Basic first aid kit
To carry out any first aid procedures you will need a first aid kit containing:
- Medicines prescribed by your vet (these medicines should be administered only if your vet tells you to do so).
- Sterile syringes, gauze bandages, sticking plasters and cotton wool.
- Antiseptic disinfectant (hydrogen peroxide) to disinfect grazes and scratches
- Rectal thermometer (it is important that you know how to use this properly)
- Tweezers to remove splinters of glass, thorns or ticks
How to react if your dog gets injured
It is important to put a muzzle on the dog (before attempting to attend to its wounds) given that it may bite due to being in severe discomfort or pain. Never use a muzzle if your dog is vomiting or having difficulty breathing. If you don’t have a muzzle, you could use a scarf, a dishcloth or a bandage as a substitute: wrap the bandage around its snout and tie it in a knot under its chin. Then wrap the bandage around its ears and tie it in another knot.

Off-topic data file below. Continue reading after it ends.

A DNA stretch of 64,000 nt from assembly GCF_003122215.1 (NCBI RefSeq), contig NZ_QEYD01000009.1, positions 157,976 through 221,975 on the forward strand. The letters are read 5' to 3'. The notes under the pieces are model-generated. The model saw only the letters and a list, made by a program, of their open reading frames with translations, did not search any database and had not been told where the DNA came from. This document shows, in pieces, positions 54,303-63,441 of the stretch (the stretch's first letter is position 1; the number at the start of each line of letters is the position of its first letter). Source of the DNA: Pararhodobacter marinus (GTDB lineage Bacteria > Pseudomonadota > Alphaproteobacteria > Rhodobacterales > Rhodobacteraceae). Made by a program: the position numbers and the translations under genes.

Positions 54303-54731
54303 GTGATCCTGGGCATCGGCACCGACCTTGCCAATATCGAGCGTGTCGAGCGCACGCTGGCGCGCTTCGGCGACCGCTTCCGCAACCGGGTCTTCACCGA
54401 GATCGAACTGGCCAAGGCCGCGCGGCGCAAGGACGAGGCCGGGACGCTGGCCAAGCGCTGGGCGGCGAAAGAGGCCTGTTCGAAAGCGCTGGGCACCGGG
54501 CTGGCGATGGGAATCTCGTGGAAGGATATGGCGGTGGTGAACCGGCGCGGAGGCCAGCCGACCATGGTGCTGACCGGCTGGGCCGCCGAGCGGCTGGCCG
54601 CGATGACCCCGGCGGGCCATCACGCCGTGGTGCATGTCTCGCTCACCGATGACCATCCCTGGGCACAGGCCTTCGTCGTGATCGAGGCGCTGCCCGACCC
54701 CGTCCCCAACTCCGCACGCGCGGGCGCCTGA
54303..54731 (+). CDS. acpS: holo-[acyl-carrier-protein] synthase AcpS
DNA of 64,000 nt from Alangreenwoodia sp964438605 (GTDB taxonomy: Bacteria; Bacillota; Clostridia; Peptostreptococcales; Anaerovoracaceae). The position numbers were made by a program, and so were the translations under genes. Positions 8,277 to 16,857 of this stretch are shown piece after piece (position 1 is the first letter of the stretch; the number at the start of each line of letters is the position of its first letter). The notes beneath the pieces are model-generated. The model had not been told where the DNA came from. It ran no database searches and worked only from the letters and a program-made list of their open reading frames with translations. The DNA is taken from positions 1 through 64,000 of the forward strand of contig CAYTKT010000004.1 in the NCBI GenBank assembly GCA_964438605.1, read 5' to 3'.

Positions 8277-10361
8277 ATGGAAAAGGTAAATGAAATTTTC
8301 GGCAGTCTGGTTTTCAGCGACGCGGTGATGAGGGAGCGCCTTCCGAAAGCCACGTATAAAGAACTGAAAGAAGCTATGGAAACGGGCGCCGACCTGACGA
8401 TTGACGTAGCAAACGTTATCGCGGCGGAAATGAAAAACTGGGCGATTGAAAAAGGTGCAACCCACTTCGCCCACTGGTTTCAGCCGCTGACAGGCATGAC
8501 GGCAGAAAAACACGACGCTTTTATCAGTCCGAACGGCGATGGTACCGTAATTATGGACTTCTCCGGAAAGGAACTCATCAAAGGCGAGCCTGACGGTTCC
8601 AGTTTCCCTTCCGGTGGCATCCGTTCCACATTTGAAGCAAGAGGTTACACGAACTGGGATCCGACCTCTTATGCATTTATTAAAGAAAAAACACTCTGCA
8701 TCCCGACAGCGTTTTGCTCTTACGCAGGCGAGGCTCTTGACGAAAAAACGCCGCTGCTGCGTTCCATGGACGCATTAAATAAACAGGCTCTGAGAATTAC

How to move your dog
If you think that your dog has an internal injury, carefully place it on a board, blanket, jacket or something similar to act as a makeshift stretcher. If the dog has minor injuries, you can transport it by laying it across one arm to support its hind legs, belly and chest; use your other arm to support its head and neck. If the dog is bigger, bend down and wrap one arm around its hind legs and scoop it up into your arms. If you have to take the dog to the vet’s by car, it is a good idea to have somebody go with you to hold the dog while you are driving.
How to bandage your dog’s wounds